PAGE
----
Melany Robinson is the founder of Polished Pig Media, a public relations firm with a client list that includes Husk, Minero and McCrady’s, among other well-known restaurants. Robinson says her primary job as a publicist is “to help get butts in seats.” Here’s how she does it:
Publicists don’t always have their eye on the prizes
When Robinson started out in the PR industry, restaurants hired professionals to help them win awards and land appearances on magazine covers they could frame for their dining rooms.
Over the past decade, she says, “the business has evolved from ego-driven PR to revenue-generating PR.” That means developing an individual strategy for each restaurant, depending on whether the restaurant is more interested in cultivating a buzzworthy social media campaign, partnering with a philanthropic organization or doing something else altogether.
The restaurant isn’t always right
Robinson prides herself on carefully vetting clients before agreeing to work with them, but a restaurant owner or chef may veer off in an aesthetic or ethical direction that doesn’t feel like the right fit for her agency. “If we didn’t align professionally, we would respectfully agree to part ways,” Robinson says.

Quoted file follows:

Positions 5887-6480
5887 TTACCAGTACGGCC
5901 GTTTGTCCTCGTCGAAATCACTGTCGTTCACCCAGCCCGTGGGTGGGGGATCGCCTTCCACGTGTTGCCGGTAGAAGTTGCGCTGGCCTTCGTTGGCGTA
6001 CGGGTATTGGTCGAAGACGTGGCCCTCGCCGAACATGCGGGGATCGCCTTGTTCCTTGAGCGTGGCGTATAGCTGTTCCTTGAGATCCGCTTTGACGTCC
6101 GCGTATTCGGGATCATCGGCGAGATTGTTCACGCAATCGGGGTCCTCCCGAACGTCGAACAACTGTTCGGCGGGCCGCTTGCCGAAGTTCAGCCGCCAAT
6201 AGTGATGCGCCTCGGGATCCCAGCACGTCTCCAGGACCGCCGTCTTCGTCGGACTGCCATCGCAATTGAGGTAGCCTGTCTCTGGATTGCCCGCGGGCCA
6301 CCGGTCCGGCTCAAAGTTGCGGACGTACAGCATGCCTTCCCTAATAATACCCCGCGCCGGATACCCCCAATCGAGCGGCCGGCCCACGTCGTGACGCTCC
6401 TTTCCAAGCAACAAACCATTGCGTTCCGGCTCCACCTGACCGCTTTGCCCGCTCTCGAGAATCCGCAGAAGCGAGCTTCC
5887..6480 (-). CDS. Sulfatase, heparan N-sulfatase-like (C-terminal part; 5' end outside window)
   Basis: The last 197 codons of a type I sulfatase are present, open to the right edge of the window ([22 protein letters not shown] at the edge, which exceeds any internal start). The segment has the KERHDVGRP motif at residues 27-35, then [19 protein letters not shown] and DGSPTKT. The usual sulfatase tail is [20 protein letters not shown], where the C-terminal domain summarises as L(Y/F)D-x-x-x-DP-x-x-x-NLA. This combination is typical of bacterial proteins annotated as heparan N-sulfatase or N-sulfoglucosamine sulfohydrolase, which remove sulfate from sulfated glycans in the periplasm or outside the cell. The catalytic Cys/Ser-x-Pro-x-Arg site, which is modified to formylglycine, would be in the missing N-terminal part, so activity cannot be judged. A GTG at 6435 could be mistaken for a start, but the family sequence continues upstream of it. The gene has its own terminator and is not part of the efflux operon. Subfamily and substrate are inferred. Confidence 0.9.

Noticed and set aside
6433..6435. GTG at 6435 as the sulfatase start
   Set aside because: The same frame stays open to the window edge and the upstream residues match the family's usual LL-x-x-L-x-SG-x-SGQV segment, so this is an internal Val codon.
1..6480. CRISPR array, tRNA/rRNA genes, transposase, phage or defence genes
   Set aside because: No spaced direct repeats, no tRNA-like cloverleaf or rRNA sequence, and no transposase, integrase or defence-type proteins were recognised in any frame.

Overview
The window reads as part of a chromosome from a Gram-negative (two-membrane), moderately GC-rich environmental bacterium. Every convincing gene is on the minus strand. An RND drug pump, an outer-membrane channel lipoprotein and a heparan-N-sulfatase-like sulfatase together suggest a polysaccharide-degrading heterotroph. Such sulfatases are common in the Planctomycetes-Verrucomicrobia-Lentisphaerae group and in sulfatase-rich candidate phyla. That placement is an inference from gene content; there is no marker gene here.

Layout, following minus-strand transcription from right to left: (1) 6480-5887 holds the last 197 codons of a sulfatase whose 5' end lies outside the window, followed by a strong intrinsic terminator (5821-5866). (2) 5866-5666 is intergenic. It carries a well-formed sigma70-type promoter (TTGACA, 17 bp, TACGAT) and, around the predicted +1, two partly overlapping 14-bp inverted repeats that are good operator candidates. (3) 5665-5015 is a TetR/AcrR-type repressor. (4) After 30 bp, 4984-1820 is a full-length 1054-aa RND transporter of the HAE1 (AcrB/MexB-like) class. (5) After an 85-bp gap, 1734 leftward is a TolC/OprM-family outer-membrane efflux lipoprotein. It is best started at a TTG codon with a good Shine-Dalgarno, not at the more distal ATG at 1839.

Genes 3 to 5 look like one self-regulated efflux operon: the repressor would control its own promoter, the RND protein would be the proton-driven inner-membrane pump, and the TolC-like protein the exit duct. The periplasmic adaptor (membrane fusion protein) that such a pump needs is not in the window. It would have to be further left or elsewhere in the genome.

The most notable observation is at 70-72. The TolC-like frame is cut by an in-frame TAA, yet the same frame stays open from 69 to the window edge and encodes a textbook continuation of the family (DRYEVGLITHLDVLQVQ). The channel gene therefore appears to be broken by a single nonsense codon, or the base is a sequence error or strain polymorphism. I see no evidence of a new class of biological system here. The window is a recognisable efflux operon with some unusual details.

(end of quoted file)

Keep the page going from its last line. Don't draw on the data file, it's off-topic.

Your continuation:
Have you dined with us before?
A chef is responsible for a restaurant’s concept, but it’s up to the PR team to help explain it to the dining public by pitching reporters, using social media and shaping special events.
“Our job is to help tell the stories behind everything from dishes, ingredients and cooking techniques to restaurant decor, playlists and more,” Robinson says.
Telling the truth
You don’t like publicists? A writer for a national publication once told Robinson the same thing.
She responded, “The good news is I’m a human being first, and a publicist second.”
For Robinson, that means not manipulating the facts or wasting “the time of writers and consumers with bad information.”
She considers herself a storyteller, not a wordsmith.
As told to Hanna Raskin